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I am a Physics student (4th year) and I'm trying to study the Einstein - de Haas effect in laboratory. That is what I got: a suspended Iron cylinder with about 5 cm height and a radius of 0.8 cm is put inside a solenoid which can create a magnetic field of 0.2 mT; we use a Titanium fiber of 0.05 mm radius to hold up the cylinder.

Now where is the problem? Well we expect that when we turn on the current and so create the magnetic field through the solenoid, the cylinder would rotate just a bit, for example 2 degrees because that is what is written in the Einstein - de Haas article... but not! We got rotation of 70° and more (to measure such a great angle we used a camera which records the piece while rotating)! Measuring the initial angular velocity with a computer, and substituting it in the formula:

$$ I \omega = -(2m/e) M $$

Where $I$ is the moment of inertia, $\omega$ is the angular velocity and $M$ is the magnetization of our material (which we can obtain), we get a value so far from $(2m/e)\simeq10^{-11}rad / s \cdot T$ in fact we got something like $10^{-5}$. I know that we should obtain something like the double of $(2m/e)$ but we are neither close to it!

In conclusion: should we force ourselves to have an angle of $1°\sim5°$ and then (and only then) measure the angular velocity because this effect is measurable only with little oscillation, or we got something strange, which means that we should change the system because something is interfering? Obviously we have isolated as we can the system from air currents and ground vibrations.

If you need more information about what we are using in the experiment, just say it and I will provide them. Thanks!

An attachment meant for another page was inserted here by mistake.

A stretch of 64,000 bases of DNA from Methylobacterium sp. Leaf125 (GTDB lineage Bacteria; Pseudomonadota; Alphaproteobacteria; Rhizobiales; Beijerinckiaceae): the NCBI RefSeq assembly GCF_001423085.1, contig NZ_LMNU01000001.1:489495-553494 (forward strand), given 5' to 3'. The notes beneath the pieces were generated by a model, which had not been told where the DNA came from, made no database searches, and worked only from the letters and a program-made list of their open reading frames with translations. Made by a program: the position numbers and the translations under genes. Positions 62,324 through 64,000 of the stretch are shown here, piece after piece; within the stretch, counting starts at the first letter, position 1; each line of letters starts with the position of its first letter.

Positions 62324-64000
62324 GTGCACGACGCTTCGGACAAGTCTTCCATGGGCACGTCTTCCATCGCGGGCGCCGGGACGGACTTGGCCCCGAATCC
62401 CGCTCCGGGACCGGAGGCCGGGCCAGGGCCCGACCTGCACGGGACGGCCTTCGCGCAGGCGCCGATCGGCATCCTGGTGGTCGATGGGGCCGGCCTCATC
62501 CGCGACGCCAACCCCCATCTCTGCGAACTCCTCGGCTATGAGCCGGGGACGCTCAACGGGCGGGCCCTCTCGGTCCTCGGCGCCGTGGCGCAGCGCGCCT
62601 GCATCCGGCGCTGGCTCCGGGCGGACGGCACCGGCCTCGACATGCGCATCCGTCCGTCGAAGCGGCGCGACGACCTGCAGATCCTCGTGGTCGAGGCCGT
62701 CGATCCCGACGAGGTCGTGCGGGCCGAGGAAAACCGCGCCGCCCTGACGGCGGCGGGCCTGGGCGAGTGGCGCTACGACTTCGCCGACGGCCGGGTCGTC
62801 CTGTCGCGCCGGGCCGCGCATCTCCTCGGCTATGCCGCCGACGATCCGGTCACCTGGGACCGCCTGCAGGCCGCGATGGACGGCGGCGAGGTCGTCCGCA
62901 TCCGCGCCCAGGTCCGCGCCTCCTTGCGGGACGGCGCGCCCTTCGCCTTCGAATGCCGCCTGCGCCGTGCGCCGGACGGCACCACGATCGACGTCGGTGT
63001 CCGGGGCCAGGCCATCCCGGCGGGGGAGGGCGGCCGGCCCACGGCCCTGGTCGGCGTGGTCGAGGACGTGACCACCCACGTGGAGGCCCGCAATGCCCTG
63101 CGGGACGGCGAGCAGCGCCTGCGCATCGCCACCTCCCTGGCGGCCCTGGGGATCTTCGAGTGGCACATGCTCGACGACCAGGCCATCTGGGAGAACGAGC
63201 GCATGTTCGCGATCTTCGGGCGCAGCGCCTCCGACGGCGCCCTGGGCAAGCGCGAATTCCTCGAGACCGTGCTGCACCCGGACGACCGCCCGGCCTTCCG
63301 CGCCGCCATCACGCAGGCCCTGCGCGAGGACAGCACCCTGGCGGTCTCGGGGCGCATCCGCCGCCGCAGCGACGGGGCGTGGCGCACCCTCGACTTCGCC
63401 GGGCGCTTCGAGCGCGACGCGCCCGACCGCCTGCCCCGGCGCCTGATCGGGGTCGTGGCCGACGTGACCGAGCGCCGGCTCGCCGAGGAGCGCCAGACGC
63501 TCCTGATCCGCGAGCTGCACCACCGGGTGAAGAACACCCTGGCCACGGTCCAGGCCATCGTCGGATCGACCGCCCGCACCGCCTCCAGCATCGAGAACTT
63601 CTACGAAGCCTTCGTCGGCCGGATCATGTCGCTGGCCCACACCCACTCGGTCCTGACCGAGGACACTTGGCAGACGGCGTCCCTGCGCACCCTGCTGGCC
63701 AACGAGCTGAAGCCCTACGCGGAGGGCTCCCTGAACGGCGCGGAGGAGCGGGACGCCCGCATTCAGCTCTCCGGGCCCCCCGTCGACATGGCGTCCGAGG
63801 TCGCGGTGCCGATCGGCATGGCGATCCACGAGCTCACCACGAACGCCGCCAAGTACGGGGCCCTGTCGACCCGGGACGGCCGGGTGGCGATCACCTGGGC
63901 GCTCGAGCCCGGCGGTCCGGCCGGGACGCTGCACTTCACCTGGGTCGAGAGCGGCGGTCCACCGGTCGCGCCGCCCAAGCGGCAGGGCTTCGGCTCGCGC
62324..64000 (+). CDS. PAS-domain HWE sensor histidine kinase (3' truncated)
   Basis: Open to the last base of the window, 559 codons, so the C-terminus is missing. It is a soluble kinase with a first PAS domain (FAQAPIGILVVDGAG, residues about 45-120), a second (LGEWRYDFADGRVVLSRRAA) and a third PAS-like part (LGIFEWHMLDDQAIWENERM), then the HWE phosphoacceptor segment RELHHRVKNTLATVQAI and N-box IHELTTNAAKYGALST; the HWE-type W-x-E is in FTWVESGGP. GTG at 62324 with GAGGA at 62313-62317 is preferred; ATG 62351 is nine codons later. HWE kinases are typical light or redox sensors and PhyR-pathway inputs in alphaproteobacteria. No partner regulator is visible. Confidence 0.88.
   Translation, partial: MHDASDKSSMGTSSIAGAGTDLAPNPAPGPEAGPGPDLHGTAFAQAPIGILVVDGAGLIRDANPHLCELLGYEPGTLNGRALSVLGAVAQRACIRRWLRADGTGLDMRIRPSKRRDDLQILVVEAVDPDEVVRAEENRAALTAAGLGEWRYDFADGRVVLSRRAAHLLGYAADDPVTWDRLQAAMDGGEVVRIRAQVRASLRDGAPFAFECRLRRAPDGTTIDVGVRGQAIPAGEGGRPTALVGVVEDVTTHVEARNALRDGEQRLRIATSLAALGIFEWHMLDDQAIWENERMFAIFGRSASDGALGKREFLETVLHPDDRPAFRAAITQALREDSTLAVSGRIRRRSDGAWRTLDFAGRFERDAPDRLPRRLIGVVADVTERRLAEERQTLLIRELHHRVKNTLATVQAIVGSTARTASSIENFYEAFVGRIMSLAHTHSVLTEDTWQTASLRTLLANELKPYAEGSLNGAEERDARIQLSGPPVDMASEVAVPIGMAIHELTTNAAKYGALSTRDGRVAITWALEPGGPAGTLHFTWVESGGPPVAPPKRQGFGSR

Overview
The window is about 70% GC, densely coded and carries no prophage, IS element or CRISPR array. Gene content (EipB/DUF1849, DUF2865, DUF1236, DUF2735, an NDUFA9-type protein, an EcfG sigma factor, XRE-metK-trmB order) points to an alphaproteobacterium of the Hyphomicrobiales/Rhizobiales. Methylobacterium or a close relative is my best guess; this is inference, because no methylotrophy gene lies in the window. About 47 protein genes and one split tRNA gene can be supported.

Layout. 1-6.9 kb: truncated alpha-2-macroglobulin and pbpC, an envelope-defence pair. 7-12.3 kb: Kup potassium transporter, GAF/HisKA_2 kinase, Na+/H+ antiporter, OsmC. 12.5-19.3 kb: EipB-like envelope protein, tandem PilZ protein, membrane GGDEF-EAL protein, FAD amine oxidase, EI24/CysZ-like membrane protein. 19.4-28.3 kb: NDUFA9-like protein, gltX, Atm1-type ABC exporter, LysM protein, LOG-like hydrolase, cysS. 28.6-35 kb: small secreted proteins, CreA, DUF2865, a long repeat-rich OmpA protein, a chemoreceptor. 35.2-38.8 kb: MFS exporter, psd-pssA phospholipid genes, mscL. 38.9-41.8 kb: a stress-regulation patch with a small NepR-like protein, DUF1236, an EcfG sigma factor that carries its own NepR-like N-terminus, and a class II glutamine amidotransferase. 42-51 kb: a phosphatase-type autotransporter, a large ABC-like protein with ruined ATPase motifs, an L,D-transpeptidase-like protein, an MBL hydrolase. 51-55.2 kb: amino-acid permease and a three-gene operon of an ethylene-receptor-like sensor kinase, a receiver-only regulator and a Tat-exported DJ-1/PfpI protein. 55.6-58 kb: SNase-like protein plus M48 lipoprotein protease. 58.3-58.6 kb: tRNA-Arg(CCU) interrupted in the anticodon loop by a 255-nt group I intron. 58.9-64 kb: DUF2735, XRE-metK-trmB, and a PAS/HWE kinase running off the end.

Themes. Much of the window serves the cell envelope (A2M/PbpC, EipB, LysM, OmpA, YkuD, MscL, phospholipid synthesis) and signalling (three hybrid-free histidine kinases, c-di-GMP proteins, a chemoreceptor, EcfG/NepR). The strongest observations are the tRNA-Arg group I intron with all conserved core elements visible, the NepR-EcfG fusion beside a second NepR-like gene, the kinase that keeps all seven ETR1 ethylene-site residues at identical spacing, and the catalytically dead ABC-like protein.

New information (about the comment of HolgerFielder): the wire diameter I've already given: Titanium 0.1 mm; if you mean the diameter of the solenoid's wire, that is 2 mm almost. Coil diameter = 4 cm. Number of loops = 200. Current $\simeq$ 1.5 Ampère. From these values and using this formula for magnetic field of a solenoid with radius r and with length l (in its "central axis"):

$$ B = \mu _{0} (N/l) i \cdot l/(\sqrt(l^{2} + 4 r^{2})) $$

one can obtain $B \simeq 2.2$ mT which is close to the value that we measure with the Gaussmeter (0.2 mT as I mentioned before, in the top of the question).

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The difficulty of the prior experiments consisted in isolating the relativately weak gyro magnetic effect against the background of the purely magnetic forces acting on the studied rod... In order to avoid this difficulties, in the variant of the experiment proposed by Einstein, the magnetic field of the coil acts on the iron rod ... for a very short time of the order of amillisecond. This is achieved by using a simple discharge circuit in which a capacitor and a quenching resistance are connected to the coils.

On the history of the Einstein-de Haas effect V. Ya. Frenkel. Usp. Fiz. Nauk 128, 545-557 (July 1979)

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